By Lindsay Briscoe
The Toronto Stock Exchange (TSX) was under media fire recently after being accused of declining the listing application of several Ring of Fire mining and exploration companies because they have no concrete transportation infrastructure plan for moving materials.
“In our view, the creation of infrastructure is just one of many issues and risks facing mining companies,” stated global business law firm Fasken-Martineau, in a public release, adding that commodity price risk, metallurgical issues, native claim and title issues, environmental permitting, and changes in taxes and other government policies also play a role in whether or not those mining and exploration projects move forward.
The firm also stated that if the risks are provided in a document with the application, then there should be no reason to apply what they call a “blanket prohibition.”
But TMX Group Corporate Communications Manager Catherine Kee says that the accusation is not true and that the TSX does not agree with the Fasken-Martineau assessment.
“To put it simply, companies apply to list on the Exchange and they are evaluated against these publicly-available listing requirements,” Kee told The Northern Sun News. “TSX judges each application on its own merits – it is approved or not approved on that basis only.”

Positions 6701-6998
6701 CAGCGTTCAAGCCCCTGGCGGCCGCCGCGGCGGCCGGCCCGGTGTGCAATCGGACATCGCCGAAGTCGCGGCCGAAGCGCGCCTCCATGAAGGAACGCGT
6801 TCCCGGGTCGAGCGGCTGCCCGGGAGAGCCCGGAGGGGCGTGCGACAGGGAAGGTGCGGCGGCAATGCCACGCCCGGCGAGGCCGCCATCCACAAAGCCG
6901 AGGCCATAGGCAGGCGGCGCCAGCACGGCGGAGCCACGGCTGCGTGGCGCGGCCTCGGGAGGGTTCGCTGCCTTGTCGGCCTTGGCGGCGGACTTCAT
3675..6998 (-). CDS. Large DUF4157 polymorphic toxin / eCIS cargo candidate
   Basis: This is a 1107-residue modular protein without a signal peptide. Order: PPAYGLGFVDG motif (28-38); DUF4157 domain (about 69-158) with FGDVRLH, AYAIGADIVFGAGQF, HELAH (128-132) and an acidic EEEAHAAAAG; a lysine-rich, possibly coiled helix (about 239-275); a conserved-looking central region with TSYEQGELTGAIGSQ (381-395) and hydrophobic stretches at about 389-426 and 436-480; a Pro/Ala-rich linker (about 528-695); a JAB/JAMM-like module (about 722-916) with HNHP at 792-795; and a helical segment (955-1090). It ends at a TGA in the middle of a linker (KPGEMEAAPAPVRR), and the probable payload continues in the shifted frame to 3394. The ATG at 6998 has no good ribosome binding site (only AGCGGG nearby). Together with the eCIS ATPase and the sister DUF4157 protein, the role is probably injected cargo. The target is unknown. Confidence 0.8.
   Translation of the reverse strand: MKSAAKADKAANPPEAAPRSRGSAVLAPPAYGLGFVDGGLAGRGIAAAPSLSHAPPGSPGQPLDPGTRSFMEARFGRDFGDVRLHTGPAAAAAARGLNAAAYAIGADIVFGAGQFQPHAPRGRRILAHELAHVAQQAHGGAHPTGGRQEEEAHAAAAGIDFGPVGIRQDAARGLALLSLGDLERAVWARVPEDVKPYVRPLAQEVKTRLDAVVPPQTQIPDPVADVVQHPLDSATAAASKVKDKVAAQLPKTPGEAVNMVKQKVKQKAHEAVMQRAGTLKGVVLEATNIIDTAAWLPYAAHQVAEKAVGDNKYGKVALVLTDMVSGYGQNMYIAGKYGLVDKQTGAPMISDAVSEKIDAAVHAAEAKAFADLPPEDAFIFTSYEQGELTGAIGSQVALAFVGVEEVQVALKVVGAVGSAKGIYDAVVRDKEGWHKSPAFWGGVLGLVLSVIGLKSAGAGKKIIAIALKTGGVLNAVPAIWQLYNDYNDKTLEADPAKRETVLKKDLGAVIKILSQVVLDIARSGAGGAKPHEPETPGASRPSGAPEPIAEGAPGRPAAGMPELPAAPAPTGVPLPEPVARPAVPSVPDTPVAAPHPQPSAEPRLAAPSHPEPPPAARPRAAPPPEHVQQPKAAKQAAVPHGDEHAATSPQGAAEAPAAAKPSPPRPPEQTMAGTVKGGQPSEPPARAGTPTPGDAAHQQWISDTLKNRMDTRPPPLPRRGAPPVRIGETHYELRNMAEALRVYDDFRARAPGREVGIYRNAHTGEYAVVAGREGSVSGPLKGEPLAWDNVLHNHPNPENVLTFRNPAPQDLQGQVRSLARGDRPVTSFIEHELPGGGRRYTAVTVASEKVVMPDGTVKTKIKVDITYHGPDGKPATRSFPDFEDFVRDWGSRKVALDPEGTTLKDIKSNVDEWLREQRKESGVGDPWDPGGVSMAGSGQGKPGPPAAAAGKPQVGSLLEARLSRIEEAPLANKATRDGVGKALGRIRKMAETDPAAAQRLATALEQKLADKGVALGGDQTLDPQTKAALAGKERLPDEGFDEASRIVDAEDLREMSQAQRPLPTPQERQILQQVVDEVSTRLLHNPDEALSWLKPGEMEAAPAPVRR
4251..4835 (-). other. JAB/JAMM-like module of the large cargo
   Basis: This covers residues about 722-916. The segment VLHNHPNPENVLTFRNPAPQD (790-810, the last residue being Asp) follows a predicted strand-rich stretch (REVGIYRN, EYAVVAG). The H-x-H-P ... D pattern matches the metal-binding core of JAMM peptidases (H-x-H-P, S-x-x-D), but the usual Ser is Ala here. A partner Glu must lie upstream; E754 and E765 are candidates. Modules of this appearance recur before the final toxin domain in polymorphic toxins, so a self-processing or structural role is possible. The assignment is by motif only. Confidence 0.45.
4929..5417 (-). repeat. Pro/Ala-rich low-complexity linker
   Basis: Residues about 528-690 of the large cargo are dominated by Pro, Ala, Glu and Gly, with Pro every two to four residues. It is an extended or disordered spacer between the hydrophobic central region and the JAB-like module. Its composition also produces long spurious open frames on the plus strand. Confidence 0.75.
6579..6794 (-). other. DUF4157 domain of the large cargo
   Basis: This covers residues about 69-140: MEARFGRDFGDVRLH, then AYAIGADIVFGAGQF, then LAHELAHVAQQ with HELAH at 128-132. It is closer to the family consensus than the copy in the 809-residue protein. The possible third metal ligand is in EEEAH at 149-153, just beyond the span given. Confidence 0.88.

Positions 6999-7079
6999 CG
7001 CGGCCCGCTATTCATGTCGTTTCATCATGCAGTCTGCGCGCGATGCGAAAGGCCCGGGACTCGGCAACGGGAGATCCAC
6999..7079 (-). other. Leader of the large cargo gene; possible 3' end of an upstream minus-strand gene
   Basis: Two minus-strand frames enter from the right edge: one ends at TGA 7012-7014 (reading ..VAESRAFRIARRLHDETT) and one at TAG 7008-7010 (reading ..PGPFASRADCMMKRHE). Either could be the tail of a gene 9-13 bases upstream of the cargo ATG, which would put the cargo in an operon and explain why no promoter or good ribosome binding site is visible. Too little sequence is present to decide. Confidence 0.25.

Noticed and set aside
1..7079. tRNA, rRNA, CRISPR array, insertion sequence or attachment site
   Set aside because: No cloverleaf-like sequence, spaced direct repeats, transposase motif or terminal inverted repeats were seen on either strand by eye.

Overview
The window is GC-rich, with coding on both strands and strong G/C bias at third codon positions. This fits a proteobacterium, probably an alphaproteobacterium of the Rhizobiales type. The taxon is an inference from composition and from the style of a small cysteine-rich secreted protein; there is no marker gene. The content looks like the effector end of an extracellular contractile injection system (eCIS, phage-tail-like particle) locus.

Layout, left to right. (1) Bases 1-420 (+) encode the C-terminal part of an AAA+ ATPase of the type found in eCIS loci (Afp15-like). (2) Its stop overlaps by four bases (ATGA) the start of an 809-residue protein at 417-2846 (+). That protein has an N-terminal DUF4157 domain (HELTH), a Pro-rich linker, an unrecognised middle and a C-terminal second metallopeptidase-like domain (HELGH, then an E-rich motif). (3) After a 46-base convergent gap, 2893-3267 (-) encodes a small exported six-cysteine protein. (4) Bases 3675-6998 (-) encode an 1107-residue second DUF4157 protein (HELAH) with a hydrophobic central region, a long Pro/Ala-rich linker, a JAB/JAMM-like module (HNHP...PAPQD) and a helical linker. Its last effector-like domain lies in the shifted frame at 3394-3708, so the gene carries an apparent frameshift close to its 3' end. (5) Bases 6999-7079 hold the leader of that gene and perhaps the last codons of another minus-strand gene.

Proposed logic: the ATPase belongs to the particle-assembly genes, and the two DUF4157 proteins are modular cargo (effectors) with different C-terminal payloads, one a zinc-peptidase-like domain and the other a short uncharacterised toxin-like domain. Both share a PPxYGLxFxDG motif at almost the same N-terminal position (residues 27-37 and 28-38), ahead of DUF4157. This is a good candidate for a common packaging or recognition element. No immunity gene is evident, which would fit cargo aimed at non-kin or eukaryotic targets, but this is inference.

Kevan Cowan of the TSX has also said that its primary objective is to maintain a global reputation in quality exchanges.
“The integrity of our markets requires all issuers, regardless of their location, to adhere to the same high standards,” said Cowan.
Shipping materials like gold and diamonds from remote locations doesn’t pose much of a challenge as they can be moved by plane. The major players in the Ring of Fire, on the other hand, plan to mine mainly chromite and nickel and ship it out by bulk tonnage which requires a road or rail line.
In May of 2012, the Ontario government announced its intention to join forces with Cliffs Natural Resources – one of the key Ring of Fire companies – in the planning of a transportation route. Since then, Noront has proposed an alternative route that would be longer but would likely make better use of existing infrastructure and several First Nations communities in the region have expressed concern about lack of consultation on the issue. Cliffs maintains that despite “significant infrastructure challenges” the chromite mine will be in production by 2016.